“I try not to look at that stuff,” Kuechly said of the mock drafts. “I’ve heard it from different people, friends and family and other people who have been looking at that stuff, but for me, the primary concern for me right now is doing well here and taking care of business here before I can even look at that stuff.”
As for Kuechly’s resume as one of those top-tier inside linebackers, everything is there. He won the Butkus Award as the nation’s top linebacker, joining the likes of outside backer Von Miller (2011), McClain (2009) and Willis (2006), among others. Analysts rave about his football smarts, but his instincts by no means are supplement for any lack of athleticism. He also came into Indianapolis with better size than he played in at BC — Kuechly measured in at 6-foot-3 and 242 pounds after playing at 235 last season as a junior.
Kuechly has everything to make him a blue-chip inside linebacker prospect. History shows that position to be one that doesn’t generally fall in the draft, so don’t expect his wait to be long come April 26.
|02.26.12 at 4:19 pm ET|
INDIANAPOLIS — These Alabama defenders sure have been entertaining at the scouting combine.
A day after Crimson Tide linebacker Courtney Upshaw dissed the Patriots, it was Alabama cornerback Dre Kirkpatrick who had the reporters chuckling on Sunday.
Kirkpatrick was asked whether he had given up any touchdowns last season as a junior.
“Yes sir, I did,” he replied. “Florida game. My only one. First ever.”
Later, the very serious Kirkpatrick clarified his answer by saying calling the touchdown he allowed the “first ever in my life.”
Kirkpatrick said his lifelong streak of having never allowed a touchdown dated back to when he started playing football in eighth grade. Then came the first play of Alabama’s Oct. 1 meeting with Florida.
“I don’t know the receiver name, but he ran a fade route on me,” Kirkpatrick said. “I was just playing over aggressive, too hyped up on the first play of the game and just misread my steps.”
He admitted he didn’t want to know the receiver’s name, but it was Florida sophomore Andre Dobose. Kirkpatrick didn’t have a single interception as a junior, but when you never allow touchdowns, you don’t get thrown on much.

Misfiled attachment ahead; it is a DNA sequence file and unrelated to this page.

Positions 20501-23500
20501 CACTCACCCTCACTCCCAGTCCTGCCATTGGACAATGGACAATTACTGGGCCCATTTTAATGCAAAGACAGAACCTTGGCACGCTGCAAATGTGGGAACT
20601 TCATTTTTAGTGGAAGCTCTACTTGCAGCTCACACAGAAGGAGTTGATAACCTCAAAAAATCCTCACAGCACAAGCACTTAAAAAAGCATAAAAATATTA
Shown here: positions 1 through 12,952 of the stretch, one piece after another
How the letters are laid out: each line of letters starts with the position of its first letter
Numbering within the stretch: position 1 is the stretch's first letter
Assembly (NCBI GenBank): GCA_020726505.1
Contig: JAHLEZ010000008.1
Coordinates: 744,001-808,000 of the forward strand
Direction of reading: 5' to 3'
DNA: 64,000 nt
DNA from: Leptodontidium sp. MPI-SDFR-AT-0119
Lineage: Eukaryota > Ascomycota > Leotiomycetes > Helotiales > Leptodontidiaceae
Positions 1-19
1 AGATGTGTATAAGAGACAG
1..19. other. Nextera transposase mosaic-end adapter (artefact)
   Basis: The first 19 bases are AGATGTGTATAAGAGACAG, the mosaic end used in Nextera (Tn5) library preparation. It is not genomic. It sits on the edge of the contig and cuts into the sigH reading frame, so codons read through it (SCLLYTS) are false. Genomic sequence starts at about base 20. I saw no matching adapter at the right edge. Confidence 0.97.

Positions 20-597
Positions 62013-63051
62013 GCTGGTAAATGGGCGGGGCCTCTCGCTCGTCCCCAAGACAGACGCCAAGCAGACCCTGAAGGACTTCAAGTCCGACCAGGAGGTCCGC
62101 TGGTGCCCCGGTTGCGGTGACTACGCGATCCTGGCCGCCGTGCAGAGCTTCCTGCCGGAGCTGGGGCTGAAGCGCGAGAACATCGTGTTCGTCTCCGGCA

As an Alabama product, there’s the Patriots connection given that Kirkpatrick played under Nick Saban. Kirkpatrick said he played mostly man coverage, but Saban has prepared him be good in zone as well.
“With Coach Saban, we play a lot of both,” he said. “A lot of man, a lot of zone, a lot of off. It’s pretty much everything. The main thing we really play is man, bump and run, but I feel like I’m very happy where I’m at with [my zone skills].”
|02.26.12 at 3:52 pm ET|
INDIANAPOLIS — When it comes to finding players, Rutgers has been a pretty dependable spot for the Patriots the last few years. And with New England looking to get younger at the wide receiver spot this offseason, Bill Belichick could find himself another Scarlet Knight in this year’s draft with wide receiver Mohamed Sanu.
The 6-foot-2, 215-pound receiver, who had 115 catches for 1,206 yards this past season with Rutgers. He’s projected to be a late first-round, early second-round pick, and could be there for New England at either No. 27 or No. 31 overall. (The Patriots also pick at No. 48 and No. 63 overall in the second round.)
‘I’m very, very fond of Mohamed as a person. He’s a tremendous guy and he’s a special football player,’ said Greg Schiano, who coached Sanu at Rutgers before taking over in Tampa Bay this offseason. ‘He singlehandedly won games for us — heck, that one catch he makes against South Florida, on his back, one hand, tips it to himself. Not a lot of guys I’ve seen do that.
‘There’s going to be a team that’s very, very fortunate to get Mohamed with their club, because he is not only a great player in the field, he’s great in the locker room. A great person.’
Sanu, who ran a 4.67 40 at the combine on Sunday, said he’s already spoken with some of his former college teammates like Devin McCourty and Tiquan Underwood about the transition from college to the NFL and what to expect along the way.
‘I talk to a few guys,’ Sanu said when asked about a possible Patriots connection. ‘I talk to Devin McCourty and Tiquan, and they told me everything I needed to hear and gave me some great advice. Those are great guys and I really appreciate their time and efforts informing me of everything I need to know.’
Sanu said he has also spoken briefly with Belichick over the last couple of years.
‘I saw him a few times at some of our games. We didn’t talk much, just a few times,’ he said. ‘I know his son — he played on the team. So I know coach Belichick.’
The knock on Sanu is that he fails to get separation from defenders, but Schiano said he believes the receiver can answer ‘a lot of those questions’ over the course of the week in Indianapolis, and has full faith that Sanu will be a special player at the next level.